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Thread: RAF Air Sea Rescue launch activities in North Sea WW2

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    Default RAF Air Sea Rescue launch activities in North Sea WW2

    I am trying to piece together some idea of what my Dad got up to as crew on various RAF Air Sea Rescue boats around the British coast (English Channel and North Sea) in WW2. He is still alive at 94 and served on HSL boats 127, 149, 163, 178 and I think trained in Grimsby on HSL144. He has recently told me that while based at Grimsby they rescued all 8 American crew from apparently a B-17 Flying Fortress that ditched in the North Sea. This would have been in 1942 I think. Anyone throw any light on this? He is adamant that it was a B-17. I can only find details of the one that went down off Blakeney point and was discovered recently by divers. It was not a crew of 8 and my Dad says it was a good 50 miles out into the sea! He thinks that the B-17 was based in Lincolnshire. Hardly surprising as it was "bomber county" ! I would be really grateful for any information at all. Anyone had father or family member serve on these boat numbers? He remembers his radio operator was Roy Parsons, if that helps. Many, many thanks.
    Last edited by SteveASR; 12th March 2017 at 16:36.

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    Have you tried Shot down and in the drink : RAF and Commonwealth aircrews saved from the sea, 1939-1945 or The RAF Air Sea Rescue service 1918-1986?

    1941 does not seem right as this was before the US entered the war and American bombers arrived in England.

    Mikkel
    Britain's Victory, Denmark's Freedom. Danish Volunteers in Allied Air Forces During the Second World War
    fb.me/britainsvictorydenmarksfreedom
    danishww2pilots.dk - a resource on Danish aircrew during the Second World War

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    Thank for your kind reply. I have read the second and am reading through the first now. Both useful. As you say, it could not have been as early as 1941. Thank you. Much appreciated.
    Last edited by SteveASR; 12th March 2017 at 16:41.

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    Hello Steve,
    There are quite a few records at The National Archives in Kew covering these craft. I believe all the Operations Record Books are in the series AIR29. If you go to their online catalogue 'Discovery' ...

    http://discovery.nationalarchives.go...ro=any&_st=adv

    ... in the 'advanced search' section and search 'marine craft' and then 'air sea rescue' you will find the files.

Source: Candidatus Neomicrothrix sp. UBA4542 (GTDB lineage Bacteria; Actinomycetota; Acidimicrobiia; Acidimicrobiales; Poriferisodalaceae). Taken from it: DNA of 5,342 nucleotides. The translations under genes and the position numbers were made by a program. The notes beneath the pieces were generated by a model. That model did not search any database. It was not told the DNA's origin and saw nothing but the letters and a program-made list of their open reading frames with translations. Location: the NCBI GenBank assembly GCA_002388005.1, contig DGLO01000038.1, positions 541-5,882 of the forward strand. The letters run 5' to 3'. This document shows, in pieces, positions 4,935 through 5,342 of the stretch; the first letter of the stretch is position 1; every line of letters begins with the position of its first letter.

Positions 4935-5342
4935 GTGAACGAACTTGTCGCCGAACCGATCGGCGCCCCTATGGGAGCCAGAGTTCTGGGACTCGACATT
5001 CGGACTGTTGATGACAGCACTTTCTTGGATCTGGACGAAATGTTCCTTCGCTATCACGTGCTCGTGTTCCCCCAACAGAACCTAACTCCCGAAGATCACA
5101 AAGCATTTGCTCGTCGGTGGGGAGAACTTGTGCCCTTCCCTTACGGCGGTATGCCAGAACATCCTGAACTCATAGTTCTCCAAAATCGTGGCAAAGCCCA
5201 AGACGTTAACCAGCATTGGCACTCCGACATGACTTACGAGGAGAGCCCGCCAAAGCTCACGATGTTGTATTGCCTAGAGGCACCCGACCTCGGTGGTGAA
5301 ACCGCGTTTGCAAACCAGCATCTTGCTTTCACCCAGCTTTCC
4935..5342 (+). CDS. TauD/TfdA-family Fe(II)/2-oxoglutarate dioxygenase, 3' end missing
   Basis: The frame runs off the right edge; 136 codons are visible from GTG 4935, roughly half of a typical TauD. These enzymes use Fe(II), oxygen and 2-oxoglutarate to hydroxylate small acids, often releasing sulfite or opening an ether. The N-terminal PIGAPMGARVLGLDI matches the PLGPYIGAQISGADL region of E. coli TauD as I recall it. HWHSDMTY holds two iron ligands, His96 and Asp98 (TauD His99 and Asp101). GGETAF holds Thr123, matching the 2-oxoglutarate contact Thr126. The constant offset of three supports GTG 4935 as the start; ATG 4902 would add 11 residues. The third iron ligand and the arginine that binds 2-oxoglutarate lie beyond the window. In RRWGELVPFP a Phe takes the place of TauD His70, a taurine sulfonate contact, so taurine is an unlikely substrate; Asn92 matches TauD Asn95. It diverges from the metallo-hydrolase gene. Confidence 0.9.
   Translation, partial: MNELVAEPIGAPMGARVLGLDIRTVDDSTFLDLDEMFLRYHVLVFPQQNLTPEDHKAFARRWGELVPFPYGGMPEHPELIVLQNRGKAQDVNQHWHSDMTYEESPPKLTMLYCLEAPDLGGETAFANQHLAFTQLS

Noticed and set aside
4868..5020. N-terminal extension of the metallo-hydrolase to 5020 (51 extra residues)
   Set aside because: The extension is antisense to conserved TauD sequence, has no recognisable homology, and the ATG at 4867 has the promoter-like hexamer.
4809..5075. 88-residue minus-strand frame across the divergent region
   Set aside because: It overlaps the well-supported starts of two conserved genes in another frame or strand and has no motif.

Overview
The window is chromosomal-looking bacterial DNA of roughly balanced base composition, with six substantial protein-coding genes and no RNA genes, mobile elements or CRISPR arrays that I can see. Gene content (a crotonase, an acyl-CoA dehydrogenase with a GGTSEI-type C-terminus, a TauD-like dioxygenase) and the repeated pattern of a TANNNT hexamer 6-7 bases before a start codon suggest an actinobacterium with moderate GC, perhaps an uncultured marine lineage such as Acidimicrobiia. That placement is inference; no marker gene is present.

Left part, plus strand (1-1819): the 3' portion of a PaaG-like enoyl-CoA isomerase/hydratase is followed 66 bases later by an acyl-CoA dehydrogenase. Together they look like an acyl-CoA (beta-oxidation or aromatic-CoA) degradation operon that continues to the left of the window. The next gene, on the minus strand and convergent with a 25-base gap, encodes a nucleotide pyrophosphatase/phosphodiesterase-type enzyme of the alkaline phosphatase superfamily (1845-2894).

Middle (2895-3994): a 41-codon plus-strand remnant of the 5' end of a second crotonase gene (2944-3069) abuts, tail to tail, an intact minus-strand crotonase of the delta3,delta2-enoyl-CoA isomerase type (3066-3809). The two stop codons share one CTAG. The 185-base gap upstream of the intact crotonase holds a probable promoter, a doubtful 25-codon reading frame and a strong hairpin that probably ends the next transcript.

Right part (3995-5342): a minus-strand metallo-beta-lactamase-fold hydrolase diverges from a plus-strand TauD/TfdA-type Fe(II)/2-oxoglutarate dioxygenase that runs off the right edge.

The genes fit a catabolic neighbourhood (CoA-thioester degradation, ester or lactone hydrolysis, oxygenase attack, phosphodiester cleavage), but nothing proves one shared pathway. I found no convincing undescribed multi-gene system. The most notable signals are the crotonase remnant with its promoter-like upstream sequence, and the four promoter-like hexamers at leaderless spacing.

Hope this helps
    Bruce
    http://www.filephotoservice.co.uk/
    RESEARCH AT THE NATIONAL ARCHIVES & OTHER UK INSTITUTIONS

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    A search does not reveal any for Grimsby, but it might be in one of the files with no description to it.

    Mikkel
    Britain's Victory, Denmark's Freedom. Danish Volunteers in Allied Air Forces During the Second World War
    fb.me/britainsvictorydenmarksfreedom
    danishww2pilots.dk - a resource on Danish aircrew during the Second World War

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    AIR 29/443 '22 Air-Sea Rescue Marine Craft Unit (ASRMCU) Grimsby (UK)' is for a later date but still should be worth looking at.

    Bruce
    http://www.filephotoservice.co.uk/
    RESEARCH AT THE NATIONAL ARCHIVES & OTHER UK INSTITUTIONS

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    This thread has my post of Unit/Location and AIR 29 ref

    http://www.rafcommands.com/forum/sho...-Asr&styleid=3

    Ross

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    FWIW, first USAAF bombing mission was 29 June 1942, 6 Bostons accompanying RAF 226 Sqn to France. The Americans had a very poor success rate with ditchings and ASR in the early months of operations. They hadn't prepared or equipped for such eventualities.

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    Thank you so much for that help.

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    My father ( Geoffrey Flint ) also served on Air Sea Rescue launch ( my records show it was 018 Long Range Rescue ). He also was based at Grimsby at times. It was at Grimsby in 1945 that he met my mother. I have some photos of my fathers with the crew on various Air Sea Rescue launches. I am trying to identify some of the other people on these launches. I am unable to help you regarding the B-17.

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